Stronger retail adds to property and tourism gains but not reflected in jobs growth

5 November 2003

Stronger retail and continued gains in property and tourism-related sectors boosted services activity in October, according to the latest Australian Industry Group Commonwealth Bank Australian Performance of Services IndexTM (PSI).

The Australian PSITM rose from 59.1 points to 62.4 in October (a reading above 50 points indicates that services is generally expanding; below 50, that it is contracting).

The strongest sectors at present are accommodation, cafes and restaurants; property and business services; and communication services, which all strengthened further. The biggest gains in activity in the month were in the retail trade and transport and storage sectors.

The lowest sector readings (below 60 points) were in the health and community services; personal and recreational services; and wholesale trade sectors (where activity was weakest). All sectors, however, remained above the critical 50-point mark separating growth from decline, reflecting the broad nature of strength in the service industry.

In terms of the Australian PSITM component series, the overall lift was reflected in stronger growth in sales, new orders, stocks and deliveries. Contrasting this however was a slowing in the employment sub-component.

Commonwealth Bank Chief Economist, Michael Blythe, said that the results show the economy is on track to make a good recovery from its low point in the middle of this year.

"With tourism recovering and retail spending strengthening further, the final element needed to ensure sustained growth is a recovery in our export performance. Last week’s trade data and more recent rises in commodity prices suggest that the worst may be behind us on the export front. The strength in property-related areas does highlight one of the downside risks facing the economy, however.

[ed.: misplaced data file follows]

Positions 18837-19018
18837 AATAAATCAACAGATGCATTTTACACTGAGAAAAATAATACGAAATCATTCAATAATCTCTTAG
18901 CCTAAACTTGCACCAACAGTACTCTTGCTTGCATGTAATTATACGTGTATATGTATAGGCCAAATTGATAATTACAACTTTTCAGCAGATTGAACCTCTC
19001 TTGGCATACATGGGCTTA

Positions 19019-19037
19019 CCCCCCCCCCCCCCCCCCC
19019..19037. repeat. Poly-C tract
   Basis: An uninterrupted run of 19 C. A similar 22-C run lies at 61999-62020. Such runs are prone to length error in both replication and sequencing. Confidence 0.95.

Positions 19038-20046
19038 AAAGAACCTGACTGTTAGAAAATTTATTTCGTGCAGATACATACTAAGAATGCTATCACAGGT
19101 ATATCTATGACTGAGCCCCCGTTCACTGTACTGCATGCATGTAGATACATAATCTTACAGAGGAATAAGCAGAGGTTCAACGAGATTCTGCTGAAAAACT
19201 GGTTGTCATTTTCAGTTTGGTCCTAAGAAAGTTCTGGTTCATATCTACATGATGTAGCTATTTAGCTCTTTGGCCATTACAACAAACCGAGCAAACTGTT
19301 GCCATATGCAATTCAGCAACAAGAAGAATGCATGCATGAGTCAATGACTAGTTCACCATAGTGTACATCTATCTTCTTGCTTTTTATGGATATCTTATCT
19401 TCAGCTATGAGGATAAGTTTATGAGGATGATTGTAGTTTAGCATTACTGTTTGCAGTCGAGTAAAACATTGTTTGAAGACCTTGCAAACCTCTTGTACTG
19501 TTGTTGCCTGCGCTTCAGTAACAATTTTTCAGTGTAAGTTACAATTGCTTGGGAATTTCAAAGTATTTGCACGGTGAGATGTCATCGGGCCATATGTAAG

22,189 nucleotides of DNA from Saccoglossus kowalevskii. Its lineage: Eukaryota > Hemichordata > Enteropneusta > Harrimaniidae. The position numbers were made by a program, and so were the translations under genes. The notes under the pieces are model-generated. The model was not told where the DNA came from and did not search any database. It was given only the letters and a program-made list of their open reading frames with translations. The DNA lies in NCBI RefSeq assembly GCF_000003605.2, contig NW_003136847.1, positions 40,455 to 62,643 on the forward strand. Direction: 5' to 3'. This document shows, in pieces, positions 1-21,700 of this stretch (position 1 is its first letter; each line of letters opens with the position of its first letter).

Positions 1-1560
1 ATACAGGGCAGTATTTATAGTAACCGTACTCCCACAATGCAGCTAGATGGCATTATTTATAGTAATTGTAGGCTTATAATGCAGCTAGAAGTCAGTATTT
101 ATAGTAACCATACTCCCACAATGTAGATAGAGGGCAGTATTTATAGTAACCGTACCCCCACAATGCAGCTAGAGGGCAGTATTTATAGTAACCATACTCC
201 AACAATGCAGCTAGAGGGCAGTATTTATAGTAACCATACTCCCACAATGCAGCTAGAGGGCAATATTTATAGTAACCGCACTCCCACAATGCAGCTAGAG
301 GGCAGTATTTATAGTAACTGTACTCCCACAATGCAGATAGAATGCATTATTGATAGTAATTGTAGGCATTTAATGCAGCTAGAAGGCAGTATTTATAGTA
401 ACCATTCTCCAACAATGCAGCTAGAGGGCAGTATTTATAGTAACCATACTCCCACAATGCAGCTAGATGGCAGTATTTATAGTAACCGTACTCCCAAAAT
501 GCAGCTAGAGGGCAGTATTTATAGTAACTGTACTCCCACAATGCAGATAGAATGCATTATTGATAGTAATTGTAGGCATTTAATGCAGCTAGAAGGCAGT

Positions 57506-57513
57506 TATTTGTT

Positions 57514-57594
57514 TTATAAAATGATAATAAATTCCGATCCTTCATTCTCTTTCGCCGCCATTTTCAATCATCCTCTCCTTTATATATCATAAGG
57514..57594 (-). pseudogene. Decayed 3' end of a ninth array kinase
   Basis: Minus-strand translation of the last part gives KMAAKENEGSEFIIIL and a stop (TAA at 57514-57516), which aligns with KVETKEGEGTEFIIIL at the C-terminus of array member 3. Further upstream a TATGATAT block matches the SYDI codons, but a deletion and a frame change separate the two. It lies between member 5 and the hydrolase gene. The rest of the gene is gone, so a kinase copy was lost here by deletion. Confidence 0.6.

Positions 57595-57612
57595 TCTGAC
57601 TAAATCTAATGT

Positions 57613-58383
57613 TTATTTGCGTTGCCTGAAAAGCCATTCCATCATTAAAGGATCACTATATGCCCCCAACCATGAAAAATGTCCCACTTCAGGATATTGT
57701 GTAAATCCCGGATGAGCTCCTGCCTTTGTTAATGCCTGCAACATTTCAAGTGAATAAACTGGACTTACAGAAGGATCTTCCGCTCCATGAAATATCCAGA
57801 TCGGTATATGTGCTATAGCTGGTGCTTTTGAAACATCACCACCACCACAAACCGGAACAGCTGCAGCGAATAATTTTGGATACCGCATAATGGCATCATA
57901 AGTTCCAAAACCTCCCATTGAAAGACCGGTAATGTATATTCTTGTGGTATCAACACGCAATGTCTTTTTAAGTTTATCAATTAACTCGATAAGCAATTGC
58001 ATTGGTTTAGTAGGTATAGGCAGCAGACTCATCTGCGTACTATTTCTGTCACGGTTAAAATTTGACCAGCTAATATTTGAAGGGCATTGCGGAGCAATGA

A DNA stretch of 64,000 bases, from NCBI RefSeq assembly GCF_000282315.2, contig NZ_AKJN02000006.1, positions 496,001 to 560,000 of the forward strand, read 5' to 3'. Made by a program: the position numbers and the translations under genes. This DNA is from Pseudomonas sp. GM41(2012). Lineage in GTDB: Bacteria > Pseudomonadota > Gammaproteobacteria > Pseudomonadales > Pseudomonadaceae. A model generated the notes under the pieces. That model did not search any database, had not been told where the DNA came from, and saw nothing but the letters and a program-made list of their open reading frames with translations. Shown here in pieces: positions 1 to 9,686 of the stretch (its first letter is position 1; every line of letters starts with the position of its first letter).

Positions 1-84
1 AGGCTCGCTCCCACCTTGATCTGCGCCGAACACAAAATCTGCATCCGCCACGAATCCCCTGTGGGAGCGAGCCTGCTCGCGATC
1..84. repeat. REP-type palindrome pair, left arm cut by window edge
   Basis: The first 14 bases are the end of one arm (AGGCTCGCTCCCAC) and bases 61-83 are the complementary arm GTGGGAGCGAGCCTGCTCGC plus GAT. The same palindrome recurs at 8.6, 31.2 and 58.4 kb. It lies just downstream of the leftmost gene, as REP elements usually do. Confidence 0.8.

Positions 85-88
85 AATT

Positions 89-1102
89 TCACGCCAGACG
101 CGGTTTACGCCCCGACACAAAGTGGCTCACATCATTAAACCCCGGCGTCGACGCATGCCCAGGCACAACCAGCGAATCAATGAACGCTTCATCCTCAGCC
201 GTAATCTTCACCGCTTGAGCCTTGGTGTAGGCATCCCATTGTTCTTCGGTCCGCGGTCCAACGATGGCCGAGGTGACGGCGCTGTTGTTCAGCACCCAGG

Ai Group Deputy Chief Executive, Heather Ridout said while the figures reflected the underlying strength of the economy there was some caution in hiring levels.

"Despite the lift in activity in the month, employment growth actually slowed in October. Particularly significant were declines in jobs in finance and insurance, retail trade and wholesale trade. This is an indication that despite the lift in services activity evident since the middle of the year, this is yet to be reflected in additional jobs, suggesting firms may be looking to drive growth through productivity gains," Mrs Ridout said.

Key Findings

  • The Australian PSI TM was 62.4 in the month up from 59.1 in September.
  • The 3.3 point rise in the index mainly reflected a pick up in the retail trade sector (which in part reflects seasonal demand) as well as continued gains in property and business services and the tourism-related sectors of accommodation, cafes and restaurants; and transport and storage.
  • The communication services; and finance and insurance sectors also recorded higher activity readings.
  • While remaining at solid levels, activity in the health and community services; and personal and recreational services sectors eased. The weakest sector in October was wholesale trade, where activity eased significantly.
  • Growth in sales, new orders, stocks and deliveries strengthened in the month, while employment growth slowed.

For Further Comment:
Heather Ridout, Deputy Chief Executive Ai Group, (02) 9466 5504 or 0419 257 361
Michael Blythe, Chief Economist, Commonwealth Bank, (02) 9312 4135 or 0414 886 027
Media Inquiries: Tony Melville (02) 6263 9400 or 0419 190 347

The Australian Performance of Services Index (PSI)TM is a national composite index based on the diffusion indexes for sales, orders/new business, deliveries, inventories and employment with varying weights. Results are based on a sample of over 210 companies. An Australian PSITM reading above 50 points indicates that services is generally expanding; below 50, that it is declining. The distance from 50 is indicative of the strength of the expansion or decline.

The PSI report can also be downloaded from the or